“Stars and Stripes” has run an extensive article about winter holidaying in Valbona, Albania, where are “no ski lifts, but also no crowds”.
Valbona has been gaining in popularity as a summer hiking destination, but in winter, you’re unlikely to bump into tourists.
The Accursed Mountains at Valbona, Albania — a ski destination like no other — the trail we would cut on our 3,000-vertical-foot climb that day would be the only ski tracks in sight.
With a soundtrack of livestock bells and a landscape of dramatic peaks, the isolated valley of Valbona suggests the Swiss Alps, but without the annoyance of lifts and people. If ski touring in wild mountains is your thing, it’s Mecca.
Albania has opened up greatly since Hoxha’s death in 1985. Evidence of his 40-year reign is plentiful, though, from the blocky monstrosities that make up the skyline of the capital, Tirana, to the tens of thousands of concrete bunkers he ordered constructed, ostensibly to prepare for a war with Yugoslavia that never came.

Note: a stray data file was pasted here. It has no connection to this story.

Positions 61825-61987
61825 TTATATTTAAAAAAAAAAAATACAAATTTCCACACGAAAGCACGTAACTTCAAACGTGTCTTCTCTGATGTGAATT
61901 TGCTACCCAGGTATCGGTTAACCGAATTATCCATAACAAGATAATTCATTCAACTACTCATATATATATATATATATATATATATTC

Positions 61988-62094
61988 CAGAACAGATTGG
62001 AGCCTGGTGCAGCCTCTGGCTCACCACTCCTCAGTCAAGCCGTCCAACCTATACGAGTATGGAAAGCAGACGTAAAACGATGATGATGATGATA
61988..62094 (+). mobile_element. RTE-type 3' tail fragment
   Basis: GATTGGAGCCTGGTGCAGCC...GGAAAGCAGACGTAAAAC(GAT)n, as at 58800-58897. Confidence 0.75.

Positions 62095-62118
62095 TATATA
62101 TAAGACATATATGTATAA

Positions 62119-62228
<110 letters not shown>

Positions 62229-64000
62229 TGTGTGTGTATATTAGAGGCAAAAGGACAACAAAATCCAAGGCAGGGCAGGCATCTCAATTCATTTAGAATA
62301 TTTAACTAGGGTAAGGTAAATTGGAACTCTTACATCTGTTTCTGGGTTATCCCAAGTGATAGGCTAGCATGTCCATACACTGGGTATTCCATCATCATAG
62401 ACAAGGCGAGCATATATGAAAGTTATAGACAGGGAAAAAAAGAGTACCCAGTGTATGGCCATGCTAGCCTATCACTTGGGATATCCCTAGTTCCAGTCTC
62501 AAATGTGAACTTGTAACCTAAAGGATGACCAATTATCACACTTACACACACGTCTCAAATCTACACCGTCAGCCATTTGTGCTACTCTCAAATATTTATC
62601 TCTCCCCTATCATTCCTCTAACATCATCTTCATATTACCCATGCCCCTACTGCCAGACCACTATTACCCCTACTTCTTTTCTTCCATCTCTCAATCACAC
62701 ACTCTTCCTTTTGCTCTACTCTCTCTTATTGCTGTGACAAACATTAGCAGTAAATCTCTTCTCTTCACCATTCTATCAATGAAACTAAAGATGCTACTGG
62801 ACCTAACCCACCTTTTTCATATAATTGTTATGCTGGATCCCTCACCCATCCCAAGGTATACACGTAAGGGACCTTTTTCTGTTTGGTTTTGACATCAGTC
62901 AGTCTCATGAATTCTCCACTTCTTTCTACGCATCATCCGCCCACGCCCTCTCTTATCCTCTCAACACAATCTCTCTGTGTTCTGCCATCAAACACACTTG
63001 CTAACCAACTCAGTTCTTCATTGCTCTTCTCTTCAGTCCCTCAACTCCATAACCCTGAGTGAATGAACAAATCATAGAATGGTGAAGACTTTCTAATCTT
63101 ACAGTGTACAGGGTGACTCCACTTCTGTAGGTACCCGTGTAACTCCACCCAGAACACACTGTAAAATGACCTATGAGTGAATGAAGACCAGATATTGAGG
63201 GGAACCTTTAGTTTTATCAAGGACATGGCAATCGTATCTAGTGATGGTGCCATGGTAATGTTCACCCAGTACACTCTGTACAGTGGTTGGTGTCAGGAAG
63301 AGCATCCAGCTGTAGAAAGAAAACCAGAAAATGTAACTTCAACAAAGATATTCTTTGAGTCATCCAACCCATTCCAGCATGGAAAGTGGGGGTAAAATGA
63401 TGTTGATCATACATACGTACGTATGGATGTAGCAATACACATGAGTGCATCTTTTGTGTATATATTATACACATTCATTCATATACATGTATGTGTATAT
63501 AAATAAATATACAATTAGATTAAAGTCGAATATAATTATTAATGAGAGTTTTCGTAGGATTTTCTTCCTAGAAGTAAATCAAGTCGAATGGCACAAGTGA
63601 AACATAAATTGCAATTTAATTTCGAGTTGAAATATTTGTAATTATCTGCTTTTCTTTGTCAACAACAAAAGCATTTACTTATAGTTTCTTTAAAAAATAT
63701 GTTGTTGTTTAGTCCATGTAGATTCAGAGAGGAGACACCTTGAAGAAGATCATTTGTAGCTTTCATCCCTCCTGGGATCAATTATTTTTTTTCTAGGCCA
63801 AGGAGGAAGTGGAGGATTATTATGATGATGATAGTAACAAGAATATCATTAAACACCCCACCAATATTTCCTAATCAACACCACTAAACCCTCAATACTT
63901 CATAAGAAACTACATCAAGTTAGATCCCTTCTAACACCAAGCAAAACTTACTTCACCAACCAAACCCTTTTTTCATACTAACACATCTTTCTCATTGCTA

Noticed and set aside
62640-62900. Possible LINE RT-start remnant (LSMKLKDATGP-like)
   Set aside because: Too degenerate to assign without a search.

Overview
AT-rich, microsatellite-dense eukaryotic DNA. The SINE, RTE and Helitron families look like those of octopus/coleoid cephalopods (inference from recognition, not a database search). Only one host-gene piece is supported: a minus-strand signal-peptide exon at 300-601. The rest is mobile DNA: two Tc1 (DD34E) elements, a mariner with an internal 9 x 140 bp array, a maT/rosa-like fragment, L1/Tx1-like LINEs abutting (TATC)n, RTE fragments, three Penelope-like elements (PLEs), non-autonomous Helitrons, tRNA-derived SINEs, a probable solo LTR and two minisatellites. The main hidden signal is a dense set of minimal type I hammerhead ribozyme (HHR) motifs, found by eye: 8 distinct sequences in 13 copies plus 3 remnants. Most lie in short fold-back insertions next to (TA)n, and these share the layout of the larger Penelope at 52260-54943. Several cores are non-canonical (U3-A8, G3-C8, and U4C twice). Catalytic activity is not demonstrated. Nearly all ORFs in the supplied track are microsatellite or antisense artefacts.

Albania still feels like the frontier of Europe, but a budding tourism industry has made many of the country’s little-visited wild places more accessible. Much of the country is dotted by the Albanian Alps, a mountain chain that stretches across northern Albania, with some of Europe’s best skiing and not a single chair lift to access it. That means no one to compete with for tracks if you’re willing to put some skins on and work for your turns.
In Valbona, home to roughly 100 families, that trickle of tourism has been a lifeline for farmers who have seen state subsidies diminish since the end of communism. With harsh winters and limited grazing, eking out a living as a herder would be impossible for some without the added income from visitors.
Without après-ski options, gourmet restaurants and cushy hotels, a winter trip here is refreshingly simple: ski, eat, sleep, repeat.
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